Flame retardant chemicals are used in commercial and consumer products to meet flammability standards. Not all flame retardants present concerns, but the following types often do:
- Halogenated flame retardants (also known as organohalogen flame retardants) containing chlorine or bromine bonded to carbon.
- Organophosphorous flame retardants containing phosphorous bonded to carbon.
For these types of flame retardants:
- Some are associated with health and environmental concerns
- Many are inadequately tested for safety
- They provide questionable fire safety benefits as used in some consumer and building products
The major uses of flame retardant chemicals by volume in the U.S. are:
- Building insulation
- Polyurethane foam
- Wire and cable
Executive Director Arlene Blum introduces flame retardants and flammability standards in a 15-minute-long TEDx talk
In addition to flame retardants, there are five other families or “classes” of chemicals which contain many of the harmful substances that are found in everyday products. Visit sixclasses.org to learn more.
Properties of Concern
Organohalogen and organophosphorous flame retardants often have one or more of the following properties of concern. Chemicals with all these properties are considered Persistent Organic Pollutants (POPs) and present significant risks to human health and environment.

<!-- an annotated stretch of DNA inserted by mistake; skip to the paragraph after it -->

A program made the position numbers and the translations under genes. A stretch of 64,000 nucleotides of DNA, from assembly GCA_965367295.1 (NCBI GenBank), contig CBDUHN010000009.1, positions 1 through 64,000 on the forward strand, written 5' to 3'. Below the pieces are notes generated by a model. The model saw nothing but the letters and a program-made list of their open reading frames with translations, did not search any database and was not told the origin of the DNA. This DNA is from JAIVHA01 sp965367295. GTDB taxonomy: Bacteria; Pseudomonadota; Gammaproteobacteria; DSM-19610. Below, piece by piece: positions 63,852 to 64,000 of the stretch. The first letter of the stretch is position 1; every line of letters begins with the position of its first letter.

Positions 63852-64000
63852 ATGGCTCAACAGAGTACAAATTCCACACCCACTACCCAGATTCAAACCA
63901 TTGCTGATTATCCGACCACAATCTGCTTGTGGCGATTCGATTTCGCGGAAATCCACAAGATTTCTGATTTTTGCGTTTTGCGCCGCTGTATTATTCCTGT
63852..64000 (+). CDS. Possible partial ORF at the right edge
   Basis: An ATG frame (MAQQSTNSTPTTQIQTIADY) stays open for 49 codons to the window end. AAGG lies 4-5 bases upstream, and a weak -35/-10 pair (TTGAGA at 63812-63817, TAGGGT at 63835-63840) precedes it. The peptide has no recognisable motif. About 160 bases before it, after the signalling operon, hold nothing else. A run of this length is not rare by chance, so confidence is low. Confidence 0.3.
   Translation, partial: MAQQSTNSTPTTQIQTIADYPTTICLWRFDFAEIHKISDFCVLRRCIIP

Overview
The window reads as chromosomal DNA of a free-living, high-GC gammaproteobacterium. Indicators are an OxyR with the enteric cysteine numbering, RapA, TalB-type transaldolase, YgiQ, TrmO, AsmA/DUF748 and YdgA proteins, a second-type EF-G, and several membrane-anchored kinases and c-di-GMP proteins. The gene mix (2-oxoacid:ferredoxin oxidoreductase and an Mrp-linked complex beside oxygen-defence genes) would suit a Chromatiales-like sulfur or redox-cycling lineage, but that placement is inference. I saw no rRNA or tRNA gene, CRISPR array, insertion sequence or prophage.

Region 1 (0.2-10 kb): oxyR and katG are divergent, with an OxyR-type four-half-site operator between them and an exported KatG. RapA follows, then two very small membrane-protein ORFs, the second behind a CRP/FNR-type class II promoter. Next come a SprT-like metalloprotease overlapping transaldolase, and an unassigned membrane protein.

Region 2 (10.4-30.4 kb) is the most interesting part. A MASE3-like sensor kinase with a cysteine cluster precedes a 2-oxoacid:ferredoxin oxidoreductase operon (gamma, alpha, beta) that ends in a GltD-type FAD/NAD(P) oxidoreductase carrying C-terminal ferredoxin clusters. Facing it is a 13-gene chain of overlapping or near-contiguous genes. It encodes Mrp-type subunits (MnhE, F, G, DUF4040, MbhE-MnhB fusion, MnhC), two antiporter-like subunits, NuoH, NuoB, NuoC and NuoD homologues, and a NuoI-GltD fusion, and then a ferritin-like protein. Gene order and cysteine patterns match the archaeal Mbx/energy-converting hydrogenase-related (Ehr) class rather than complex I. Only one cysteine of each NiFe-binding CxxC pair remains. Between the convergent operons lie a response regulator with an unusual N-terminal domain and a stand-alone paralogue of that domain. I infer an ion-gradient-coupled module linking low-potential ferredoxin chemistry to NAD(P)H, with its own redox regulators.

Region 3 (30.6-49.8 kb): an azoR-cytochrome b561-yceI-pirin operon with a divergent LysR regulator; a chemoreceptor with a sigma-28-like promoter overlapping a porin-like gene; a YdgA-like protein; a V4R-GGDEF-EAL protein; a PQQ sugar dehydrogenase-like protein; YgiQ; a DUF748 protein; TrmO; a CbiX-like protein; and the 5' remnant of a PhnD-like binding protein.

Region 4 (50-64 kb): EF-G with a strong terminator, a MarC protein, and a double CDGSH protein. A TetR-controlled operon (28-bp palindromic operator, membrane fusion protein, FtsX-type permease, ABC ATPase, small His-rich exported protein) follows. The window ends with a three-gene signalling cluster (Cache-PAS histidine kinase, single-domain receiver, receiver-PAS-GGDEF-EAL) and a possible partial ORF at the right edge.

Do not break down into safer chemicals in the environment
Travel far from the source of release and are distributed around the world
Build up in people and other animals, becoming most concentrated at the top of the food chain
Harmful to life. Flame retardants often have long-term rather than immediate harmful effects.
The Stockholm Convention
The Stockholm Convention is a global treaty of over 150 countries which aims to eliminate or reduce the release of POPs. The Convention has listed 22 chemicals to be banned globally, all of which are organohalogens, and several of which are organohalogen flame retardants or their by-products.
PBDEs, used primarily as flame retardants in furniture, are structurally similar to the known human toxicants PBBs, PCBs, dioxins, and furans. In addition to having similar mechanisms of toxicity in animal studies, they also bio-accumulate in both humans and animals and persist in the environment. The Stockholm Convention has banned all 5 of these chemicals.